Innovation is Key to Happiness

Written by Holly Anderson on December 1st, 2009

I appreciated Mr. Koch’s book because it laid out the principles of successful businesses in terms that we can all understand.  He uses examples through history to support his theories of economic freedom within a coorporation.  I enjoyed how Koch defined the science of liberty that it is more than just arguing about politics or views, that it is physical, tangible, and important for us to grasp.  An aspect that I liked about this course is that it taught us how to critically pull apart everything that we rely on in society.  Once we think we are safe in our biases and assumptions, we realize that we are not.  Often it feels as though the media is trying to ‘brainwash’ us to believe in a particular view.  We might be caught up in the aspect of “working for the man” in a giant coorporation someday, with little creativity.  It can be difficult to seize the large picture of true evolution of democracies when we are so involved in the details of politics and work.  To use an example from Tropical Nature, it can be hard to see the forest for the trees.  One of Koch’s principles that I particularly enjoyed is creativity and innovation.  Innovation is the key to happiness, and when we are stagnant is when unhappiness can come into our lives.  Aristotle came upon this same thought when he said that happiness comes from human action.  I think that Postrel and Koch are absolutely right in that we have to find the dynamism that will lead to the creation of value in our personal lives as well as society as a whole.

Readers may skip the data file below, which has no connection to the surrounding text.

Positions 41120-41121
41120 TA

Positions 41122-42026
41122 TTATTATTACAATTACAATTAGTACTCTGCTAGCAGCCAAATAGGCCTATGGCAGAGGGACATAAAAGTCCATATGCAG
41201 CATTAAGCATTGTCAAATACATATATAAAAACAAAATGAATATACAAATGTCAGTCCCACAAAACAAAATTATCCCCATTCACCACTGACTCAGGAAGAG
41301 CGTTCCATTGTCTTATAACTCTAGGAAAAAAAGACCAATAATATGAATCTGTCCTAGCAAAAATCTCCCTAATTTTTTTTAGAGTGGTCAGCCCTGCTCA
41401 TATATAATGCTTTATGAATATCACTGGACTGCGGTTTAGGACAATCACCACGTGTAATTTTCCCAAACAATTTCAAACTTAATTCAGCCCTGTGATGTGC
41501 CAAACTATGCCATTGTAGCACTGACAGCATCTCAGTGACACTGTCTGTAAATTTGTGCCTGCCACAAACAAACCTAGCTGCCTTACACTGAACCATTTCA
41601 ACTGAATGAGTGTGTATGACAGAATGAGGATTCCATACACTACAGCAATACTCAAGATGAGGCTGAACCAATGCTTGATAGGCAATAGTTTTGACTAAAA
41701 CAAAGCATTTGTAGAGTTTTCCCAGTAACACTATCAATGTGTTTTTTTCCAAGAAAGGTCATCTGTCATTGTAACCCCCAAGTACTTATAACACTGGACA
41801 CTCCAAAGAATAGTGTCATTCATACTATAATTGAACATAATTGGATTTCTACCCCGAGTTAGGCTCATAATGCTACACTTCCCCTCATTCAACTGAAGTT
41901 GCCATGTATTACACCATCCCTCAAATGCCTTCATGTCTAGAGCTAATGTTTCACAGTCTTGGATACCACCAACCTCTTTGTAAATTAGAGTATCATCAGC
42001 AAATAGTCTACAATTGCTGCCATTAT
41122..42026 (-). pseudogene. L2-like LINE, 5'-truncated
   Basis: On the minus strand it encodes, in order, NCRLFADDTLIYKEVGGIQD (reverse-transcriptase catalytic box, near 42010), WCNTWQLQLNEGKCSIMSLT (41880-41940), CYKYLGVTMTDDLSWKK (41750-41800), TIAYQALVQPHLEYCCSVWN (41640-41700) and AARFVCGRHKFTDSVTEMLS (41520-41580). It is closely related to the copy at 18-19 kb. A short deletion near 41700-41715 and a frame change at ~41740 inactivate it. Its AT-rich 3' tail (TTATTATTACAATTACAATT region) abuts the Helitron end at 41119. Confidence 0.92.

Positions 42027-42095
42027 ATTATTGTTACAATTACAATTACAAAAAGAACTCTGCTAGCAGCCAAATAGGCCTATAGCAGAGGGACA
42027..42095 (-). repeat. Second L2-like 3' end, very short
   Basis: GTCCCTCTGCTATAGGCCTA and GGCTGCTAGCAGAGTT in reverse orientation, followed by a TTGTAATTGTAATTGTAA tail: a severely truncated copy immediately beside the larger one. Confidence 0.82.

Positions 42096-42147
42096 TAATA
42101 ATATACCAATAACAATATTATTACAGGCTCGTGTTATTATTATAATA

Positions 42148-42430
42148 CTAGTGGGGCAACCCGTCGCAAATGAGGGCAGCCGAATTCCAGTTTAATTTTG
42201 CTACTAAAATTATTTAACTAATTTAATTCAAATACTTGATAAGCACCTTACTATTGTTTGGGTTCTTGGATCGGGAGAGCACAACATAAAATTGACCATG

To expound on how important Koch’s view of innovation is, I want to continue with Ben’s example of the crystal.  The amazing thing about crystals is not only how exquisite they are, but that there are millions of ways for a crystal to form.  Take a snowflake for example.  Water molecules are able to bond together into intricate lattices that have millions of patterns and beautiful designs.  No two snowflakes are exactly the same.  Yet each water molecule is exactly where it should be to support the snowflake structure.  This has several implications in Charles Koch’s Science of Success.  Like a snowflake, a coorporation needs the contribution at the right time and place from each person’s talents. If the water molecule isn’t capable of supporting the lattice of snowflake, it will be incorporated into another snowflake.  There is a niche for every person and the ability to innovate makes it possible to create beauty and value, and I would even claim virtue in society.

I think one of the most valuable aspects that I have taken away from this course is that there is something deeper than just having a successful business in the science of liberty, it comes to the core of what makes us human.  How can we change so that we can align our choices with our new knowledge?  As Shakespeare said, “We know what we are, but know not what we may be.”

 

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